Newspaper Archive of
The Catalina Islander
Avalon, California
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February 20, 1924     The Catalina Islander
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February 20, 1924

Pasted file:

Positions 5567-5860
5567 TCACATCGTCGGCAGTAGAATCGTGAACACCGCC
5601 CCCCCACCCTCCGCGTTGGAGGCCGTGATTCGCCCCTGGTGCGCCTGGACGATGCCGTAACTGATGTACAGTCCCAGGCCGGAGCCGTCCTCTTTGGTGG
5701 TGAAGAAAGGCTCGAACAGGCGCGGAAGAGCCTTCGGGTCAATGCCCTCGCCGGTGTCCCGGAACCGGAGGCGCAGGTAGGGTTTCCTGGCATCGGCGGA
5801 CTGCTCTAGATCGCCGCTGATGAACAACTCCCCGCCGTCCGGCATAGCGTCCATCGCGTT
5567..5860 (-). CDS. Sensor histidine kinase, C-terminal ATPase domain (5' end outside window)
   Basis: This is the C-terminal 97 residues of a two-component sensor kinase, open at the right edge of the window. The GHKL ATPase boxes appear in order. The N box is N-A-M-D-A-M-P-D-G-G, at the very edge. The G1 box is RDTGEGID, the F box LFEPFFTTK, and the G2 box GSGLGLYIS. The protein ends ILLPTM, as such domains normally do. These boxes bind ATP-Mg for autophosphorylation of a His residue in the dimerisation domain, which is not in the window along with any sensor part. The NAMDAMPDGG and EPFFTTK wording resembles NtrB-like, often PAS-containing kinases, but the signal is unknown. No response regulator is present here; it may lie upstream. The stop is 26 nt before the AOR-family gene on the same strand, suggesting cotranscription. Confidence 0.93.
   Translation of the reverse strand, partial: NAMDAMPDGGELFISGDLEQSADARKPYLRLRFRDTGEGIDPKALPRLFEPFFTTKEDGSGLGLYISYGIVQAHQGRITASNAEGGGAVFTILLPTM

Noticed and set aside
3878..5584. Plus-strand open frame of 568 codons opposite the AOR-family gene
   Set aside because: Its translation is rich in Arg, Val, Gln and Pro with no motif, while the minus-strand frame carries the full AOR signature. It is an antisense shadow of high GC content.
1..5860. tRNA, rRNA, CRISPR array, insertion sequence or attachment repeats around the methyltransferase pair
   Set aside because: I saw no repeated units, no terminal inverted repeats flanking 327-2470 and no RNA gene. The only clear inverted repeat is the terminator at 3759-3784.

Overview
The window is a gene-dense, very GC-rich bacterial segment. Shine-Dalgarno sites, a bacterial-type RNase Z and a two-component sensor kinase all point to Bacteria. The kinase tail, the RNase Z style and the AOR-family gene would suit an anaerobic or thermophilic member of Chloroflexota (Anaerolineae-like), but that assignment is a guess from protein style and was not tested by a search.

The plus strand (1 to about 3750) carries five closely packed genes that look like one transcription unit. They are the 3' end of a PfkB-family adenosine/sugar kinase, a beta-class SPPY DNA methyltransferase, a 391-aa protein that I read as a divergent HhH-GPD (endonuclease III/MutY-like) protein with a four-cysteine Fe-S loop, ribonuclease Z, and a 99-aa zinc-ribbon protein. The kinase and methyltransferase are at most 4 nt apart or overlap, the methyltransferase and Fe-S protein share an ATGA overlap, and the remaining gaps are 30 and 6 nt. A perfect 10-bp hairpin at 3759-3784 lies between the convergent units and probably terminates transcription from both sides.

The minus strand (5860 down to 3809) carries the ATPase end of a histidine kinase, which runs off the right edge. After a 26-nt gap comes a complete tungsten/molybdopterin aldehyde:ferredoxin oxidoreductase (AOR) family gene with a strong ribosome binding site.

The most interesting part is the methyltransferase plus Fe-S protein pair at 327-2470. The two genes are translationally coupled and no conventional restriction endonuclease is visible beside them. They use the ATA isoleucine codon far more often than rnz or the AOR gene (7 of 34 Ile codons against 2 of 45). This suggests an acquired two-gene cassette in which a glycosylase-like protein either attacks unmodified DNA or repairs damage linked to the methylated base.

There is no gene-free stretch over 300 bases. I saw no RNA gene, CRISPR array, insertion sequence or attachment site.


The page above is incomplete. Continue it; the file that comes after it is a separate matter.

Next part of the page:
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PAGE TWO SIMPLE SCIENCE By WOW. (WOW is a professor of chemistry at a large university.) (Written for Science Service) There's twenty-three different kinds of lights--sunlight, moonlight, stars, lamps, matches, fireflies~~'etc. We have the first six in the country. The coun- try's all right any time of the year, except nights. When you go to bed starlight nights, you don't know whether you put out the lamp or not. You can always tell on moonlight nights because it's brighter. We use four lamps to read with, three to eat supper with, two to sit round the stove with, and one to go to bed with. Town's the place for light. We go there three times a year--Uncle Tom's Cabin night, circus day, and the fall fair. We live a long ways from town --about thirteen miles in the day-time, and twenty-six at night. Sunlight's very funny. It's what we call white light. It's white because it's made up o~f seven colors--red, orange, yellow, green, blue, indigo and violet. I never believed this 'till I saw the colors going round on a wheel at the circus, and I declare they all changed to white. I suppose the sun mixes them all up, and then we just see the white light. They say the sun's ninety million miles away. It's hard to be- lieve one can see so far without a tel- escope. Moonlight's much softer, and star- light's softer still, but I think lamps are the softest of all, except lanterns. When I take the lantern down to the chicken house at night to close the door, the rooster always crows, because he thinks it's just getting daylight, so it must be very soft. Acetylene's a terrible bright light, so's electric. I think acetylene's the lightest--I mean the brightest--of the two. That's because it contains so much charcoal--I mean carbon. This gets very hot from the flame, and gives out light, just like lime-light does, only no one uses lime-light now. The latest thing in light is electric. There's three kinds of electric lights--- filament, arc, and vapor, depending on what they're used for, only the fila- ment and vapor don't sputter. The fil- ament is ,put in a glass bulb filled with nothing, or else nitrogen, or argon. It gives light because the current heats up, so it's about the same as acetylene and lime-light, only there's rio current in them. The arc light's a terrible light, too, but not so bad if you use green goggles. :It's about the same, only there's no bulb, and spark jumps across and heats up the carbons. The vapor light's a little different. Men who make a study of light and such things say it travels to our eyes through the ether, just as though'we couldn't see the light, without having it do any traveling. They say what we see isn't light, but it's just vibra- tions in the ether, or something else hitting our eyes. That is, when we get hit in the eye by these things, we see light. There may be some truth in this, because when we get a good hard bump anywhere on the head we see light. I don't think we know every- thing about light yet, so we better wait awfiile. There'll be a lot more to say about light later on. Next time Nitrogen. Catalina--"in all the world no trip like this." INCOME TAX QUESTIONS ARE ABLY ANSWERED Answering thousands of inquiries that have swamped the Internal Rev- enue Bureau; Collector of Internal Revenue Rex B. Goodcell on Saturday outlined for the information of the 250,000 taxpayers who must file re- turns during the next three weeks, an explanation of questions in connection with the operation of an income tax return which seem to be puzzling cit- izens who must report and pay tax on 1923 income. "To determine his net income a tax- payer must first compute his gross in- come. Regardless of the amount of net income, upon which the tax is as- sessed, a return is required of every individual whose gross income for 1923 was $5000 or more. Gross income in- cludes salaries, wages and compensa- tion for personal services rendered, and 'gains, profits, and income from professions, vocations, trades, business, cotnmerce, sales or dealings in proper- ty real or personal, or the transaction of any business carried on for profit, or gains or profits, and income derived from any source whatever.' Net in- come is gross income less certain spec- ified deductions for business expenses, losses, bad debts, contributions, etc.," said Collector Goodcell. "Taxpayers may be divided into four general classes--the wage earner or salaried class, business, professional and agricultural. All compensation for personal services received by a sala- ried person or wage earner in income, including salaries, commissions, bonus- es, fees, pensions paid retired employ- ees, and tips. "The gross income of the usual bus- iness consists of the gross profits on sales, together with income from in- vestments and from incidental or out- side operations or sources. The re- turn must show the gross sales, pur- chases, and cost of goods sold. To re- flect net income correctly in any bus- iness in which the production, pur- chase, or sale of merchandise is an in- come-producing factor, inventories are necessary at the beginning and end of each taxable year. "The lawyer, doctor, architect, au- thor, dentist, clergyman, or other pro- fessional man include all fees, salaries and compensation for professional ser- vices. "The farmer is required to report as gross income all profits derived from the sale or exchange of farm products and livestock, whether produced on the POTAGE A LA MISSIONARY OR THE SAD TALE OF A HEATHEN TABLE D'HOTE. S By Gerald Stewart There lived not long ago, l've heard, In a New England town, A preacher, known both far and near, In fact, of Great renown. Each Sunday morn he'd go to church And preach with all his might, He also, [ might stop and add, Would preach each Sunday night. One day he thought he'd like to go Out where the world begins; And teach the heathens how to live-- Forsaking all their sins. So one bright morn he left the town And started on his trip. His only baggage was The Book And one old pig-skin grip. At last, one day, the steamer reached The far-off heathen land. The preacher stood upon the deck And saw a strip of sand. "1 say, old chap, but where's the isle I've heard so nmch about ?" The preacher asked in startled tones. His mind was full of doubt. "Ho! Ito! Ha! Ha!" The chief mate cried, "That's one on you all right. The heathen land you've longed to see Lies there before your sight." "Mah Gosh," the dear old prea~:her yelled, "Is that my future home ?" "You bet you life," the captain said, And scratched his russet dome. Alas! Alack! Our preacher friend Was dumped upon the sand, And left to watch the boat pull out To some far better land. .At last he turned to look around, And saw upon a hill, Three skulls of ancient origin. He felt a sudden chill. He seized his grip, and with much haste, Climbed up a pile of rocks. He reached the barren top at last, With holes through both his socks. Below he saw six savages In all their war display Each one was gnawing human bones-- Our friend commenced to pray. At length, one savage gave a yell And jumped upon his feet. He pointed to our preacher friend And gurgled out "Fresh meat!" Oh Gods of Woe! Alack! Alas! To think that such an end Should be in store for one we know So well as this old friend. The preacher ran with all his might, farm or purchased and resold. The And yet to no avail. fair market value of:lgroceries or rhgr'-'~ The heathens caught him by the end ehandise exchanged for farm products Of his long, black coat=tail.'' must be included, also profits from Into the boiling pot they put renting a farm on the crop-share ba- Our friend. And gave a whop sis, and the rental and sale of farm And shrieked aloud in fiendish glee; lands." "At last, we'll have some soup." TO JACK MORTIMER Last night I had a funny pain, And to the Doc I flew. Said he: "That comes from overwork. There's nothing I can do. You need a month of quiet rest," He added, with a smile; "You'd better drop your golf and try The office for a while." --Berkeley Courier. Congregational Church Services Sunday Sch601, 9:30 a. m.; Worship and Sermon, I0:30 a. m.; Christian Endeavor, 6:00 p. m.; ~,Vorship and Sermon, 7:00 p: m.; Mid-week Service 7:00 p. m., Wednesday. Everyone is cordially invited to all services. The pot commenced to boil. And then The preacher gave a shout. The heathens merely crowded up And gathered round about. And so, my friends, I hope you'll see That I wish to confide To you that heathens love to take Their REligion inside ! ! ! ! ! ! ! ! Pasadena High School. Have you a friend whom you would like to receive a sample copy of The Catalina Islander ? Send us the name and mhhess. Write to the Catalina Light Tackle Club, P. O. Box 14, Avalon, California, for information about sea angling. THE CATALINA IF YOU CANNOT GET OF YOUR COLD, Get a box of WEEK'S BREAK-UP-A COLD TABLETS They will break up your at once. AVALON DRUG 405 Crescent Avenue Gurios and Souven I.ook for the ~ign of The Big Curio Stot H. D. MacRae Co. i LYLE PENDEGAST Attorney at 1031 Title Insurance Building Los Angeles Phone, Main EI NEST WINDLE Notary Publi, Legal Doctsments Promotl Executed News Stand, Oop. Boos Bros. The AVALON Dan Ostoich, Proprietor 403 CRESCENT AVENUE Good Food, Well Cooked and Neatly Served. Marcel Waving BE, A UT Y PARL OR HOTEL ST. CATHERINE Open All the Year (Sub Loby) Phone for MISS E. DUNMAN Avalon, a. O. W. COLE Painting, Decoratin 201 Metropole Avetme Avalon, California Watch I epairin Jewelry of All Kinds Repaired H. "R. WHARTON Hotel St. Catherine Curio Shop l :l t EDERICK Attorttey at La~ 1021 C.C. Chapman Buildihs Broadway a~ Eighth Brnsdwsy 16$0 Los Augctea, Your Wants smoothly attended to at the Atwater Hotel Barber Shop Billie Price, Proprietor Sumner Avenue. Avalon, Cali|omia